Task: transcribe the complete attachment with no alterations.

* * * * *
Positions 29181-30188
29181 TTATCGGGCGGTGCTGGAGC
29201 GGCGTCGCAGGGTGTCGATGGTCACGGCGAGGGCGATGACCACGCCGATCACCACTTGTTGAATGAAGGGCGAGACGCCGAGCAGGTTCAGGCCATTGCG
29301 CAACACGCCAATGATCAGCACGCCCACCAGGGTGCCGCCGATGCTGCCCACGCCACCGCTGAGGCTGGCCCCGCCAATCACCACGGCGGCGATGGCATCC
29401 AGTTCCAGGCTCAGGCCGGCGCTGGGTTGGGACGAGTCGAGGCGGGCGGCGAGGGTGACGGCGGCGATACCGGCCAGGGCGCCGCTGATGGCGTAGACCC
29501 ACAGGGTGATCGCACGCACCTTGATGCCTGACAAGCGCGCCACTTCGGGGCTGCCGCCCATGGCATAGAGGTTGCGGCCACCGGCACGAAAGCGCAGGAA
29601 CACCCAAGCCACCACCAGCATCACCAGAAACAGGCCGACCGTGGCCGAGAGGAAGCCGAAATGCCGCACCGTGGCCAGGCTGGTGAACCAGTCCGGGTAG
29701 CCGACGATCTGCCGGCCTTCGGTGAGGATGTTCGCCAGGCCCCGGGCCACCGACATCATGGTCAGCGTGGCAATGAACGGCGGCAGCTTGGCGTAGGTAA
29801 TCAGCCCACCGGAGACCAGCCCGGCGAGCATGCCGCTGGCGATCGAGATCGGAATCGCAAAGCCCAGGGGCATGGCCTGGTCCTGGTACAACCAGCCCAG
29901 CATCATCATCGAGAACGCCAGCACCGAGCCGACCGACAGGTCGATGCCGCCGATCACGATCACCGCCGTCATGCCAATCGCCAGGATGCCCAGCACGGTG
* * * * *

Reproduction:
Positions 29181-30188
29181 TTATCGGGCGGTGCTGGAGC
29201 GGCGTCGCAGGGTGTCGATGGTCACGGCGAGGGCGATGACCACGCCGATCACCACTTGTTGAATGAAGGGCGAGACGCCGAGCAGGTTCAGGCCATTGCG
29301 CAACACGCCAATGATCAGCACGCCCACCAGGGTGCCGCCGATGCTGCCCACGCCACCGCTGAGGCTGGCCCCGCCAATCACCACGGCGGCGATGGCATCC
29401 AGTTCCAGGCTCAGGCCGGCGCTGGGTTGGGACGAGTCGAGGCGGGCGGCGAGGGTGACGGCGGCGATACCGGCCAGGGCGCCGCTGATGGCGTAGACCC
29501 ACAGGGTGATCGCACGCACCTTGATGCCTGACAAGCGCGCCACTTCGGGGCTGCCGCCCATGGCATAGAGGTTGCGGCCACCGGCACGAAAGCGCAGGAA
29601 CACCCAAGCCACCACCAGCATCACCAGAAACAGGCCGACCGTGGCCGAGAGGAAGCCGAAATGCCGCACCGTGGCCAGGCTGGTGAACCAGTCCGGGTAG
29701 CCGACGATCTGCCGGCCTTCGGTGAGGATGTTCGCCAGGCCCCGGGCCACCGACATCATGGTCAGCGTGGCAATGAACGGCGGCAGCTTGGCGTAGGTAA
29801 TCAGCCCACCGGAGACCAGCCCGGCGAGCATGCCGCTGGCGATCGAGATCGGAATCGCAAAGCCCAGGGGCATGGCCTGGTCCTGGTACAACCAGCCCAG
29901 CATCATCATCGAGAACGCCAGCACCGAGCCGACCGACAGGTCGATGCCGCCGATCACGATCACCGCCGTCATGCCAATCGCCAGGATGCCCAGCACGGTG